God is near all the time

Sam Petitfils

"Casting all your cares upon him, because he cares for you."  I Peter 5:7

A little boy was eagerly looking forward to the birthday party of a friend who lived only a few blocks away.  When the day finally arrived, a blizzard made the sidewalks and roads nearly impassable.  The lad's father, sensing the danger, hesitated to let his son go.  The youngster reacted tearfully.  "But dad," he pleaded, "all the other kids will be there.  Their parents are letting them go."  The father thought for a moment, and then replied softly, "All right, you may go."  Surprised, but overjoyed, the boy bundled up and plunged into the raging storm.  The driving snow made visibility almost impossible, and it took him more than half an hour to trudge the short distance to the party.  As he rang the doorbell, he turned briefly to look out into the storm.  His eye caught the shadow of a retreating figure.  It was his father.  He had followed his son's every step to make sure that he arrived safely.

Do you recall seasons in your life where God seemed distant and far off?  Most of us can.  We somehow trudged through, and stumbled along to the next thing.  We remember some things that went through our minds, like Where was God during this time, and why couldn't I sense His presence?  During these seasons, we think of earlier days, better times, when God's smile seemed to shine on us.  But now we faced the future alone, or so we thought.

The Bible teaches that God is not very far off from us (Acts 17:27), especially if we are His children (Hebrews 13:5).  If true faith resides in us, it will be tried.  God tries us by leading us through difficult times, and trying days.  The Bible calls this "chastisement" (Hebrews 12:5-11).  But does God completely withdraw Himself?  Quite the contrary; His leading us through treacherous waters demonstrates His nearness, not His aloofness.  We must not interpret God's smile upon us as freeing us from the rigors of spiritual testing.  If God allowed nothing but prosperous days, what impact would that have on our faith and spiritual life? We would, of course, cool off in our love for Him, just like the Church of Ephesus did (Revelation 2:4).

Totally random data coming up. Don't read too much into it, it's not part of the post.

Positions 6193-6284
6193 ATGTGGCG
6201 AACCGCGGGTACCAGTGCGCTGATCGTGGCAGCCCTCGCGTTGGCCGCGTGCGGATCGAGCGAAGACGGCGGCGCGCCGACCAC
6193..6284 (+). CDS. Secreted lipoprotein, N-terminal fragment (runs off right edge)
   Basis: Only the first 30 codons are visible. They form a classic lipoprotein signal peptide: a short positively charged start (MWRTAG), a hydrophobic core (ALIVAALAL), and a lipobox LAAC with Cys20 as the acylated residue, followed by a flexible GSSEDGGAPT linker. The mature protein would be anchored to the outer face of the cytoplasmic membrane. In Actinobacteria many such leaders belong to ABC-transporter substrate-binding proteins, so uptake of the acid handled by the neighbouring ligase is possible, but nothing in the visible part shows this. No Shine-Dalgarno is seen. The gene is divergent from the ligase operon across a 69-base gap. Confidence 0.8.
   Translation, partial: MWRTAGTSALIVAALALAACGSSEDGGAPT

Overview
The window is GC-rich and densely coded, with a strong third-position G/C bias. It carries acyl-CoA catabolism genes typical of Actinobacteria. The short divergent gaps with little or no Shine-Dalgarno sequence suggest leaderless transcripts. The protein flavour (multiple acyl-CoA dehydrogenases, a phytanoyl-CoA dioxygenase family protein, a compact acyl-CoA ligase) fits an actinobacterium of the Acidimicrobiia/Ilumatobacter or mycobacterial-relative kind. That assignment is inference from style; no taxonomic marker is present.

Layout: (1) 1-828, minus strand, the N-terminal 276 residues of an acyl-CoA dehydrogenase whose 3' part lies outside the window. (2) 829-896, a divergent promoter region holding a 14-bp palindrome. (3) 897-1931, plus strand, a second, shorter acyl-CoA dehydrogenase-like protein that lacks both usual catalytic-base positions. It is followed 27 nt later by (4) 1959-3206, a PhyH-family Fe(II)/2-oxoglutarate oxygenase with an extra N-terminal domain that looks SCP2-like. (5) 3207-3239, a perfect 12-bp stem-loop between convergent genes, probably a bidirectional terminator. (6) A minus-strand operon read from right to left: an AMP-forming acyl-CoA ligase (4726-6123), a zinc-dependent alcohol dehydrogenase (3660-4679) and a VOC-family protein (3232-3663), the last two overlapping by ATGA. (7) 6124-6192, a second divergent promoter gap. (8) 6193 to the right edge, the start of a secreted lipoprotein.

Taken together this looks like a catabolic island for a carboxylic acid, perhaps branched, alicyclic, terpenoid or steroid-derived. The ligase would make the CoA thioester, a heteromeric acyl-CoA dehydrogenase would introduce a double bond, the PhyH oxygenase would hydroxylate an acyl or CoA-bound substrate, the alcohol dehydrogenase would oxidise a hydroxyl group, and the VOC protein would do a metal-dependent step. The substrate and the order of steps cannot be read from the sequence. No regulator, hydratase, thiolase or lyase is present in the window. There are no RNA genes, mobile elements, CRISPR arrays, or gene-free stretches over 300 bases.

God is present through rain and shine, winter and harvest, sickness and health, and in every circumstance of life.  To say that He must have forsaken us because we experience a season of testing fails to see Him as our heavenly Father.  We walk through the blizzard, apparently all alone,  But we are not alone at all.  Our heavenly Father watches over us as children He could never forsake (Psalm 23:4).  We do not go it alone, though life can seem lonely at times.  You have all heard the common illustration of a mother bird dropping her offspring from the nest, only to swoop down and rescue them before they hit the ground.  But why would she do that?  For amusement?  No, far from it.

She drops them so that they have the opportunity, even the necessity, of strengthening their wing powers so that one day they can fly as she does.

The next time you're tempted to think that God has left you all alone, remember His rich and precious promises that He could never leave you alone.  Even when our faith completely crashed, He stands ready to restore it, even like He did Peter's faith after he failed (John 21:15-19).

Here is a chorus we need to run through our mind and hold on to during those times God seems afar off:

He careth for you,
He careth for you,
When the worries and cares of your life,
Seem to blot out the rays of his light,
Never forget, never lose sight,
For he careth for you,
For he careth for you.

 

1 comment (Add your own)

1. Angela Escobar wrote:
This was very encouraging. I really liked the illustrations you used of the boy and his father and the mother bird. Thank you

Fri, November 7, 2014 @ 6:44 PM

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